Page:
The previously reported polymorph (Ia) (Light et al., 2007) has space group C2/c. The principal geometrical parameters of ions in (I) and (Ia) are similar. However, the packing patterns in (I) and (Ia) are distinctly different (compare Figs. 2a and 2 b). Overall, the packing in (Ia) is less dense than that found in (I) [the respective calculated densities Dx are 1.507 Mg m-3 for (Ia) at 120 K and 1.581 Mg m-3 for (I) at 296 K. In (Ia), the H···F contacts are longer than in (I) and form the first- and second-order networks N1=D22(4)D22(4) and N2=C22(8) seemingly similar to those in (I) (primary and secondary contact lenghts are equal to 2.334 and 2.359 Å, respectively). This network similarity, however, is only apparent because the secondary H···F contacts in (Ia) are formed not by H4, but by a H1'-atom of the Me-group (superscripts here denote the positions in the imidazolium moiety). As recommended previously by Etter et al. (1990), the graph set descriptors for (I) and (Ia) could be augmented, respectively, as N1=[D22(4)]H4D22(4), N2=[C22(8)]H2,H4 and N1=[D22(4)]H1'D22(4), N2=[C22(8)]H2,H1' that allows to exclude any ambiguity.

The longer contacts in (Ia) also form non-interconnected layers in its crystal lattice. The neighbour pairs of layers in (Ia) are connected by the C-centering translation, C2 rotation, n-glide reflection, and inversion operations. Moreover, these layers belong to the same layer group as it is observed in (I; p21/b11), with its a' and b' parameters being comparable [9.7901 (9) and 12.0377 (9) Å for (I) and 11.988 and 11.258 Å for (Ia); see Fig. 3; priming is used to distinguish between unit cell axes a and b and layer-related axes a' and b']. Distances between adjacent inversion-related pairs of imidazolium rings are also close (the interplane distances are 3.418 (2) and 3.449 Å in (I) and (Ia), respectively]. Fig. 3 also illustrates that the layers within (I) and (Ia) can be converted one into another by a diffusionless transformation which can be best described as continuous rotations of the inversion-related pairs of imidazolium cations and SiF62– groups around the corresponding centers accompanied with dilations/contractions of the layers along the a' and b' directions. Transformation of the entire lattice of (Ia) into that of (I) also requires a mutual (0, 1/2, 0) shear of adjacent layers in the b-direction what results in vanishing of centering translations and conversion of C2 rotations into 21 screw ones. Being a continuous transformation, such a layer shift, however, can not be classified as a "diffusionless" one. Thus, any direct first-order phase transition between (I) and (Ia) is hardly believable. Unfortunately, the lack of the information about the sample crystal of (Ia) [in the corresponding Private communication to the CCDC (Light et al., 2007), no data on the crystallization conditions are provided] does not allow us to outline the actual reasons of the (I)/(Ia) polymorphism.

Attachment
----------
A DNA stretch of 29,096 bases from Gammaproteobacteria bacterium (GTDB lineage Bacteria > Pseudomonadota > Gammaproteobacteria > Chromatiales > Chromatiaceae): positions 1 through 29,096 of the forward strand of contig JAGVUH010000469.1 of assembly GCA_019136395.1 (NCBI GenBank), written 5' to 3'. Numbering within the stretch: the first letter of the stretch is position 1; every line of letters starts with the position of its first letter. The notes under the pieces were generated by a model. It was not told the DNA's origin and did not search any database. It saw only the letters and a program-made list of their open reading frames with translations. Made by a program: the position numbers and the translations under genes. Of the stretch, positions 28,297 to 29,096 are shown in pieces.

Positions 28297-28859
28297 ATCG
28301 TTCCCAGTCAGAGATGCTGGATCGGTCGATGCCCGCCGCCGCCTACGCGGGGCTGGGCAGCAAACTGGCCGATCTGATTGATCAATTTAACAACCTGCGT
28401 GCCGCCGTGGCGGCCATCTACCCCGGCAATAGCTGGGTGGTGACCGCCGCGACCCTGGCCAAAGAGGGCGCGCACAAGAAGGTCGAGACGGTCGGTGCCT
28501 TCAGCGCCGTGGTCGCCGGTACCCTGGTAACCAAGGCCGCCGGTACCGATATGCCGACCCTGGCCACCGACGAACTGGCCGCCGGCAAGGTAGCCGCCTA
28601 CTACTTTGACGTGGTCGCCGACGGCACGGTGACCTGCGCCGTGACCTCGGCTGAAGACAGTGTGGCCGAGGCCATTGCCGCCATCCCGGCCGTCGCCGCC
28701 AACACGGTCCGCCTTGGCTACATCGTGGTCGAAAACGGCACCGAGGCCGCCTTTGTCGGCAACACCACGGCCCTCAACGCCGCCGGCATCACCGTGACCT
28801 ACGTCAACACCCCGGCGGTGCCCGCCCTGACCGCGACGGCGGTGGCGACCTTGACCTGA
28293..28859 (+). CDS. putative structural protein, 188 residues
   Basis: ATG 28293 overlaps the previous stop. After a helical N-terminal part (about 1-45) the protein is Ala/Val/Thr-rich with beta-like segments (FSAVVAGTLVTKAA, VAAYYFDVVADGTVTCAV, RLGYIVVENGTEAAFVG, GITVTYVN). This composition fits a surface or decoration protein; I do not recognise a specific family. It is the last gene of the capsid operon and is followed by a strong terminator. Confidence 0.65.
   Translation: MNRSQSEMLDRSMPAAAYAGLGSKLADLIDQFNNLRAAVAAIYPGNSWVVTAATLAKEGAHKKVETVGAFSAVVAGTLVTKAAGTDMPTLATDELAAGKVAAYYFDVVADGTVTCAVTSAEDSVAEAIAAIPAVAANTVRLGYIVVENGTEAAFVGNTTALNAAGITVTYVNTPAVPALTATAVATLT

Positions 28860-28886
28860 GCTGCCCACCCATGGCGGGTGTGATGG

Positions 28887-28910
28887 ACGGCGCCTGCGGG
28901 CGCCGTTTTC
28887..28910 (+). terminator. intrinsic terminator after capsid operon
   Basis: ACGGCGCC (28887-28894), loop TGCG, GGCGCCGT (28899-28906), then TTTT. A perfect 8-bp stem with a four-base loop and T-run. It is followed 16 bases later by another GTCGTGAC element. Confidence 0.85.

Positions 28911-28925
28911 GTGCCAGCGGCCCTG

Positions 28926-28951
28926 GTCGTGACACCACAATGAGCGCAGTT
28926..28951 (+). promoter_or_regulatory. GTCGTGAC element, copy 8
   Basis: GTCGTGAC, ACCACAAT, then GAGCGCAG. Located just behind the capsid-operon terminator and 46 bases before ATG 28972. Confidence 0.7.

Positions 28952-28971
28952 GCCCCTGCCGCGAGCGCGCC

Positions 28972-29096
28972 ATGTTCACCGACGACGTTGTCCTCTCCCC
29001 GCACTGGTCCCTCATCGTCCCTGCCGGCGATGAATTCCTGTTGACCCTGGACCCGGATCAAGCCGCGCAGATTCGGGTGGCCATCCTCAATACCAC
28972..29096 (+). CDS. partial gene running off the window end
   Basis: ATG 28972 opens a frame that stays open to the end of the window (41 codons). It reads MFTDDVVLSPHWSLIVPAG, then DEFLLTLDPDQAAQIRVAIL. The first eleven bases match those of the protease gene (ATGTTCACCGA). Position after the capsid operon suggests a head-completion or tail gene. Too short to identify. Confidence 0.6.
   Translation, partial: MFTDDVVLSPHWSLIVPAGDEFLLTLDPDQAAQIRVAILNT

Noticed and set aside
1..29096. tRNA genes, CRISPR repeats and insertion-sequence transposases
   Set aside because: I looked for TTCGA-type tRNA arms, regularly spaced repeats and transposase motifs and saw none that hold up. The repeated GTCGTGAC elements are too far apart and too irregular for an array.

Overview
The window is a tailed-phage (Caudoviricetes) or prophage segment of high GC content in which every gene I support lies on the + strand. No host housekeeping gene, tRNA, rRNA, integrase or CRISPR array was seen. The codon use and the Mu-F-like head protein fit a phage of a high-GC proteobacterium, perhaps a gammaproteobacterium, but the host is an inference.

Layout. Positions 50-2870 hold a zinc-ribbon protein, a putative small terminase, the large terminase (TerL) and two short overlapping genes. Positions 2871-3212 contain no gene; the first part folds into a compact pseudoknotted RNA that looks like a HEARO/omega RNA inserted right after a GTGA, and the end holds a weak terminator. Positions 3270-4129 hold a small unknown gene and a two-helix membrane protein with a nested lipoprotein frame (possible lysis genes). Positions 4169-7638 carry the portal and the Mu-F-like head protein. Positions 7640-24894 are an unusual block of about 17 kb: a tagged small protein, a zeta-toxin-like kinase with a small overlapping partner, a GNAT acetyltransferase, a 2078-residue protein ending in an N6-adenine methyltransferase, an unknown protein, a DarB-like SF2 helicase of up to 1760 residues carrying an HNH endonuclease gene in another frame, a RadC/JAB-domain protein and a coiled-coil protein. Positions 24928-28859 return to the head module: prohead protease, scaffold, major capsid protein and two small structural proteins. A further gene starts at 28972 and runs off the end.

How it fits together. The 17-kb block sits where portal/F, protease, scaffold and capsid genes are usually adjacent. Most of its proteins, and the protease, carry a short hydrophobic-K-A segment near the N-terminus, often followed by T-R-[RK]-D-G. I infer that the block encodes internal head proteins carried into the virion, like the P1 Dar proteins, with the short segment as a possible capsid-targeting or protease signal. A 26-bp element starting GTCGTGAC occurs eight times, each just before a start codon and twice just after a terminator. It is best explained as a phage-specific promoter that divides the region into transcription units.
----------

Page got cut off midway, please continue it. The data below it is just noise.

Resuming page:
The structure of solvated crystals {[C5H9N2+]2[SiF62–]}3(CH3OH), (II) is reported separately (Tian et al., 2013).

Related literature top

For the structure of the previously reported polymorph of (I) and its solvatomorph 2C5H9N2+.3SiF62-.CH3OH, see: Light et al. (2007) and Tian et al. (2013), respectively. For an overview of polymorphism, see: Bernstein (2002); Linden (2011). For the practical importance of sterically non-hindered 1,3-dialkyl-1H-imidazolium salts with perfluoro anions of the main-group elements in the preparation of Arduengo carbene adducts, see: Tian et al. (2012). For graph-set notation, see: Etter et al. (1990); Bernstein et al. (1995); Grell et al. (1999).

Experimental top